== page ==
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Who Really Gets Preference
in the Media?

by Paul Rockwell
Oakland, California

There is a lot of self-righteous talk in the media about so-called preferences for women and people of color. But it's time to turn the tables on Pete Wilson and the opponents of affirmative action. It's time to ask: Who gets the big advantages in America? Who controls the public airwaves where the affirmative action debate is framed? Who really gets preference in the media?

Nightline, produced by ABC News is considered to be the preeminent public affairs program. In 1989, Extra (a publication of FAIR, the best media-watch organization in the U.S.) published the results of a detailed 45-page study of Nightline. The study is called. "Are You On The Nightline Guest List?" Its findings are relevant to the present controversy over affirmative action and preference.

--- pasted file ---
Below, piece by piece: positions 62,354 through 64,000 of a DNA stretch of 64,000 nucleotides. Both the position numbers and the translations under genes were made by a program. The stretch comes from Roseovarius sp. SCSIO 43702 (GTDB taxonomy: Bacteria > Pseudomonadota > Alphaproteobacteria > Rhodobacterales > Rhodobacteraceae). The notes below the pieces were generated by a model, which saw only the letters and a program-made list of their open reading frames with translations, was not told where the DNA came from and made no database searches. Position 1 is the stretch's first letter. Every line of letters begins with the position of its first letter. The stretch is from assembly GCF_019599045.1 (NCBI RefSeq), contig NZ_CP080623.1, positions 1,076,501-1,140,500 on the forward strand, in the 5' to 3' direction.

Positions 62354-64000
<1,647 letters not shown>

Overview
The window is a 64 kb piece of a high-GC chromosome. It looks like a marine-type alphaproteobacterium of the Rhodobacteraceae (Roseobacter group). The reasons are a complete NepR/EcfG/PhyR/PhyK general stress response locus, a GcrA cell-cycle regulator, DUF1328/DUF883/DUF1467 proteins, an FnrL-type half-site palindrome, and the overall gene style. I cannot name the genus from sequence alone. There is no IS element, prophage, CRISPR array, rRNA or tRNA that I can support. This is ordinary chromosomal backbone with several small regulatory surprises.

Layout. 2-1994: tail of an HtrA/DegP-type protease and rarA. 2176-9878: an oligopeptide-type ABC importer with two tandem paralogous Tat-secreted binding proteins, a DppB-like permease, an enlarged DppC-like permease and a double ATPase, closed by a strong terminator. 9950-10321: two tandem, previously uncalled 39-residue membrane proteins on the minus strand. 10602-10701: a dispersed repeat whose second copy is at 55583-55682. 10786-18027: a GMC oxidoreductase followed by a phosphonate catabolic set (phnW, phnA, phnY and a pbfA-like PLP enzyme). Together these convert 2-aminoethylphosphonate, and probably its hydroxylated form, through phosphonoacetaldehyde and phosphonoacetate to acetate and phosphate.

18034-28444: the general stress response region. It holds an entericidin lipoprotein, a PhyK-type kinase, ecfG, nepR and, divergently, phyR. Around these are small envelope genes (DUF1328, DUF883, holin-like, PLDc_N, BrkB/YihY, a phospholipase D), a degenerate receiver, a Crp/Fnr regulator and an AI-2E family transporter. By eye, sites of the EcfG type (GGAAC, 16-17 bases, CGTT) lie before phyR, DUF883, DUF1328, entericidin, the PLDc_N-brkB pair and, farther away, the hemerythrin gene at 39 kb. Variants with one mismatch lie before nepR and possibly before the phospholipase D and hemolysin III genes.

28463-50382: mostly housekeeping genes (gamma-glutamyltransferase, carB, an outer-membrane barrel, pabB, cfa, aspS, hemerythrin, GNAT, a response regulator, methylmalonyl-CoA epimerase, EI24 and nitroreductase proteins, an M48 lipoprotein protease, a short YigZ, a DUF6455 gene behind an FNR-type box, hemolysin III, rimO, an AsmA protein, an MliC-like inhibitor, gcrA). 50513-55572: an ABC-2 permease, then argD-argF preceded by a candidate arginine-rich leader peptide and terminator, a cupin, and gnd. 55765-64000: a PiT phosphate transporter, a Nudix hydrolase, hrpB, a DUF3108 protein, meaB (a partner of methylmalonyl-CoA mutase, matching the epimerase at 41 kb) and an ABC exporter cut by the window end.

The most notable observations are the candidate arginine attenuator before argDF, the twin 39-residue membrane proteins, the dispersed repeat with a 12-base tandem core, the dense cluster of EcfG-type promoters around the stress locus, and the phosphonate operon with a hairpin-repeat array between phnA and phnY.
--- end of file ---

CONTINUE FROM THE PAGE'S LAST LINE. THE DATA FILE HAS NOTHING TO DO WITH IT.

Look who gets preference on, Nightline. Not the poor. Not labor. Not working people. Not small business. And not women and minorities. Not by a long shot.

FAIR demonstrated that Nightline reflects a "profoundly elitist perspective." Nightline is overwhelmingly white, male, and its white, male hosts fawn over centrist, right-wing "experts". Its limited range of guests, its huge preferences for white men of power, conveys a distorted view of the world.

"Nightline serves as an electronic soapbox from which white male elite representatives of the status quo can present their case. Of U.S. guests, 89 percent are men. 92 percent (for whom race was identifiable) are white.'' On international issues, 94 percent of the guests are men." And when women do appear, the men still are given more time to express themselves.

Paul Rockwell, formerly assistant professor of philosophy at Midwestern University, is a writer and children's librarian in the San Francisco Bay Area.

Published in In Motion Magazine December 20, 1995.